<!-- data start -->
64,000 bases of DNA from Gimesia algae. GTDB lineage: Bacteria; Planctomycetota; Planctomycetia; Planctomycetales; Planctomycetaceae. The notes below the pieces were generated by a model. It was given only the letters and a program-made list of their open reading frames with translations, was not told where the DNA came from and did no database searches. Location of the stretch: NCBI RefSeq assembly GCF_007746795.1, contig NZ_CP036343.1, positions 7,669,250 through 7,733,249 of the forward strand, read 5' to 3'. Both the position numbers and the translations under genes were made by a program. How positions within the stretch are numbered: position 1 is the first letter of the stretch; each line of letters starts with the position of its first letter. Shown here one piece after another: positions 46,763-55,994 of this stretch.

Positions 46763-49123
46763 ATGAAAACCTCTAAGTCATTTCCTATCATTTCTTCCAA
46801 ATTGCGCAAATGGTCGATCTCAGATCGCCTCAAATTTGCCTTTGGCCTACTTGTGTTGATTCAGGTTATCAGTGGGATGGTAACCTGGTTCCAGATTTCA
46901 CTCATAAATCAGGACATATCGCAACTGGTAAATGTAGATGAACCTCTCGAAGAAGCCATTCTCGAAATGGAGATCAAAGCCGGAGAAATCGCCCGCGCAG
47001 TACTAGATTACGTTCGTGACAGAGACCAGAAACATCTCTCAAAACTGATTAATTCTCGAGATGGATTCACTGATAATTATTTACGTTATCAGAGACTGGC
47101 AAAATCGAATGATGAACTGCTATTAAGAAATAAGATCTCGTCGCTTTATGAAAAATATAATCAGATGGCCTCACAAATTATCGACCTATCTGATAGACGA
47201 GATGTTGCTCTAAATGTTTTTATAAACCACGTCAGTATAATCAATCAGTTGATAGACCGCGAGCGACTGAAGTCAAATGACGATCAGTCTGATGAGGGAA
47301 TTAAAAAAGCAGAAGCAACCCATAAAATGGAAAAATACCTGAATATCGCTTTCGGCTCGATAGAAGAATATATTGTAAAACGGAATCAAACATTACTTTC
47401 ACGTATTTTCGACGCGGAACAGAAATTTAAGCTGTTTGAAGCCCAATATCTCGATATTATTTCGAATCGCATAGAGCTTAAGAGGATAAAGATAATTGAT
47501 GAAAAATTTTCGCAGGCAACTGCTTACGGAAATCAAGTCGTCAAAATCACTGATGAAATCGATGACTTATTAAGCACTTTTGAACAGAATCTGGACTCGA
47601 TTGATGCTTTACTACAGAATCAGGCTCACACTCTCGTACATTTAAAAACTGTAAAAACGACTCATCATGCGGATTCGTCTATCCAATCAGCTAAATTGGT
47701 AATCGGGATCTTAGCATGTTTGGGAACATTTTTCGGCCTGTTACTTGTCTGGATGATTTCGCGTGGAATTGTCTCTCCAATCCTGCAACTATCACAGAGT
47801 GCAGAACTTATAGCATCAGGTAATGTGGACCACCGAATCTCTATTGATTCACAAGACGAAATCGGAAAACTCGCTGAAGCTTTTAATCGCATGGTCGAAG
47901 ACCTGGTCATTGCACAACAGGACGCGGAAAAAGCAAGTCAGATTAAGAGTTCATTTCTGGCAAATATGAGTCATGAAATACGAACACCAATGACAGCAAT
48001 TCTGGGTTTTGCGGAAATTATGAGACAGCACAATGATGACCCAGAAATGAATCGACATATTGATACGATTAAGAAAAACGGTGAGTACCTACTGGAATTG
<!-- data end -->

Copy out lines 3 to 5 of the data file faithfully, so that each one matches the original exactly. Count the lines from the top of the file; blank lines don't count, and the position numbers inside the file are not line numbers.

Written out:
46763 ATGAAAACCTCTAAGTCATTTCCTATCATTTCTTCCAA
46801 ATTGCGCAAATGGTCGATCTCAGATCGCCTCAAATTTGCCTTTGGCCTACTTGTGTTGATTCAGGTTATCAGTGGGATGGTAACCTGGTTCCAGATTTCA
46901 CTCATAAATCAGGACATATCGCAACTGGTAAATGTAGATGAACCTCTCGAAGAAGCCATTCTCGAAATGGAGATCAAAGCCGGAGAAATCGCCCGCGCAG